Today Quibi Launches into A Brave New World with Even Bigger Challenges Ahead

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Photo of Tim Mulligan
by Tim Mulligan

When Quibi chose April 6th as its US and Canada launch date, it could not have envisaged just how rapidly the world would have reprioritised its finite attention. Quibi’s go-to-market strategy has focused on the seeming gap in mobile-native premium short-form video content – smartphone-native content up to 10 minutes in duration. To that end, it has leveraged founder Jeffery Katzenberg’s extensive contact list and credibility to draw a roster of high-profile established creative talent to create exclusive content. Jennifer Lopez, Chrissy Teigen, LeBron James, Chance the Rapper, Liam Hemsworth, Sophie Turner, Lena Waithe, Nicole Richie and Reese Witherspoon will join the likes of Steven Spielberg and Guillermo del Toro to create a hard-to-ignore content portfolio. The Quibi app is available to download on the Apple App Store and Google Play Store for $4.99 per month with ads and $7.99 without, and currently includes a limited 90-day free trial.

The positives for launching in the current climate

April 2020 is an unprecedented time for digital content engagement, with the long-term macro barriers of peak attention now being relaxed in the face of a 15% increase in entertainment time now available following remote working and the collapse in live event alternatives to digital consumption. Quibi is launching at exactly the time when consumers are engaging with digital content the most, with many open to diversion and new variations upon standard entertainment formats. Mainstream consumers have their highest levels of spare entertainment capacity as a consequence of lockdown, and cessation of TV production will inevitably feed into gaps in prime-time viewing schedules on linear TV – further driving openness to digital alternatives. New original content attached to A-list Hollywood talent currently has its greatest-ever opportunity to reach mainstream audiences looking for quality diversions from the current strained social and economic environment. This will also play to the novelty of the story-telling experience on Quibi: the app integrates with smartphone touchscreens, GPS, gyroscopes and cameras to identify the time of day and the brightness of the viewer’s room to adjust the delivery of the shows – i.e. Spielberg’s horror-themed series After Dark will only be viewable after sundown.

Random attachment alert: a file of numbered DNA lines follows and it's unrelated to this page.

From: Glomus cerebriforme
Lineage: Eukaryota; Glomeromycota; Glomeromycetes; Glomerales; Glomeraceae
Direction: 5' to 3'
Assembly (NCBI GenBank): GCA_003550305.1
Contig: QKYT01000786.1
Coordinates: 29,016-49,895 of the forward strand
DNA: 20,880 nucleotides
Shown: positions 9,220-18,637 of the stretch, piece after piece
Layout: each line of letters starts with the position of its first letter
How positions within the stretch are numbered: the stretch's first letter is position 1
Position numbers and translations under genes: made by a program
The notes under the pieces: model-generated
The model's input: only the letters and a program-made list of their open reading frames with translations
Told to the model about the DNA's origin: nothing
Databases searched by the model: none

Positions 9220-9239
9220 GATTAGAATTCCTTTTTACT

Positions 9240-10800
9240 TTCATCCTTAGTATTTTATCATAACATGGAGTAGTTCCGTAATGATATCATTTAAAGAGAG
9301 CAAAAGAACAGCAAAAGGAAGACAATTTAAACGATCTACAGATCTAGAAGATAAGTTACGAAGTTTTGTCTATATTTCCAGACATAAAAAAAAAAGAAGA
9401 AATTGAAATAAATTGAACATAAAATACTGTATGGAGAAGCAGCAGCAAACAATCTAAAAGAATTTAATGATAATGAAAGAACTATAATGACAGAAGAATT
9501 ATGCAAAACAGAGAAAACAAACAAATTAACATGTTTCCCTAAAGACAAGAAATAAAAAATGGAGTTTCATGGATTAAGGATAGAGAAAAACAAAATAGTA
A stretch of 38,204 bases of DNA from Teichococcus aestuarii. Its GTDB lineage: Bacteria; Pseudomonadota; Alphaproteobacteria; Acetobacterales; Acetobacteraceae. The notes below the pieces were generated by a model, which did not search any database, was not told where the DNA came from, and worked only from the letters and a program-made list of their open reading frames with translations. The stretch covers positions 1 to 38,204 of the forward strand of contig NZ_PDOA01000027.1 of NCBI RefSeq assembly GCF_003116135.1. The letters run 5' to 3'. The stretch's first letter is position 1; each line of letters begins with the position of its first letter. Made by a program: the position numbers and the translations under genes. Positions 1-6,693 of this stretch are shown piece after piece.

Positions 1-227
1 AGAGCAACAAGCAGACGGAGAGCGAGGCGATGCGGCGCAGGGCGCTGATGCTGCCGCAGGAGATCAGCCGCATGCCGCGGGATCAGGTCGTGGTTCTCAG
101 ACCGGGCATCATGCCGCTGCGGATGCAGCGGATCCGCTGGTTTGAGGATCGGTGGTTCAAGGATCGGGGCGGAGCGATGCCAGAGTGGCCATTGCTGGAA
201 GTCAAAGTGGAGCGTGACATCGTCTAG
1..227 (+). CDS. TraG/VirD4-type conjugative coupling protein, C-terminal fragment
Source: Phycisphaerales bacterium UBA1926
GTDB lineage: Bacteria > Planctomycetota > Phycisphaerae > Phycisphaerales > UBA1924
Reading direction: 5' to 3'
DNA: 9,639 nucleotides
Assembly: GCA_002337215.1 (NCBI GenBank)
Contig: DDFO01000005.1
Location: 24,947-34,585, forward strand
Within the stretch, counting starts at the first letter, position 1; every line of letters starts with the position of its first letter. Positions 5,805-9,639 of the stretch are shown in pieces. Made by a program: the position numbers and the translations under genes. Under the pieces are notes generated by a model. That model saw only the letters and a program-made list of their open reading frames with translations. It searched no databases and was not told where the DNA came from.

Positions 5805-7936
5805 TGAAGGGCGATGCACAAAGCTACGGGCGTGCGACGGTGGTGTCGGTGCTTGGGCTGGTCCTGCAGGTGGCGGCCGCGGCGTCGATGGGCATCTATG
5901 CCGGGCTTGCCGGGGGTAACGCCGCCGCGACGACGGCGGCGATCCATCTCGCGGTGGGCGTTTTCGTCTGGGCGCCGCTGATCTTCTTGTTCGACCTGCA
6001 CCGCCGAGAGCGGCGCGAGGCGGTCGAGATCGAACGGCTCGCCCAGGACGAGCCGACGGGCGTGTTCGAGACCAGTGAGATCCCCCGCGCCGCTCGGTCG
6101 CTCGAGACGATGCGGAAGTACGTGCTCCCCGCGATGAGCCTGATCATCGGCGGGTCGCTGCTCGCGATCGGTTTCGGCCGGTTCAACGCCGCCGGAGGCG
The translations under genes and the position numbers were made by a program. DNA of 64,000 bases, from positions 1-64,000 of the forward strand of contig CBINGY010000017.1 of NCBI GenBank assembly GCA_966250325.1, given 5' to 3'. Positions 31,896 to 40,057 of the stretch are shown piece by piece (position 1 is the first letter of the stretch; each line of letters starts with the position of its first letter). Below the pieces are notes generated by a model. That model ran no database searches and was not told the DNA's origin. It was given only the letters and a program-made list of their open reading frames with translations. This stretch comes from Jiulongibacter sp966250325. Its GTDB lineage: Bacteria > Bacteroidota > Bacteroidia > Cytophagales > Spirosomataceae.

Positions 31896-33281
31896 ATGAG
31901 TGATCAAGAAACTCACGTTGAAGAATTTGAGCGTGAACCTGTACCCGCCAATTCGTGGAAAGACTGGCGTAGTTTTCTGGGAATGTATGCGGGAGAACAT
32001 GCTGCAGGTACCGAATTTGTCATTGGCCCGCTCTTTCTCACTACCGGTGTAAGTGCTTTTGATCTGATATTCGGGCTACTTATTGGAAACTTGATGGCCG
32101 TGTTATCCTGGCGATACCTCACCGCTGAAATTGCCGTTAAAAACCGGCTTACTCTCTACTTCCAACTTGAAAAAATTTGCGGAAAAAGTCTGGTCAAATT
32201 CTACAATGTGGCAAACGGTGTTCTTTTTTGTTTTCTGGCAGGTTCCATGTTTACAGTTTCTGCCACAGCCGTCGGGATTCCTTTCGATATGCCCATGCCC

The risks have only increased for Quibi

However much the macro timing may be favourable for Quibi, what has not changed is the inherent riskiness of its basic assumption that there is a sizable audience for its type of content. Short-form came to prominence on social talent incubators such as YouTube, and now features prominently on Facebook and Instagram TV. The audiences who have integrated short-form into their entertainment lifestyles are fans of the social talent and brands behind the short-form content – they are not consumers of short-form because of a particular affinity for the format. Crucially, they do not expect short-form to be natural format for premium scripted drama.

Quibi has made the call that not only is there a glaring gap in mobile-centric short-form premium drama telling, but that the existing demand for short-form will easily translate into subscriptions in a marketplace that is already being heavily competed in by video-centric subscription services. For the 44% of US binge viewers aged 45+ (source: MIDiA Research Q4 2019 Consumer Survey) who are likely to respond most favourably to a Spielberg original, the 10-minute maximum episodic length restrictions are likely to be consumption disruptors rather than enhancers. 

Quibi’s launch today then is placing a big consumption bet in an atypical marketplace which could present a whole series of short-term false signals and which is likely to become much more challenging once lockdown ends.

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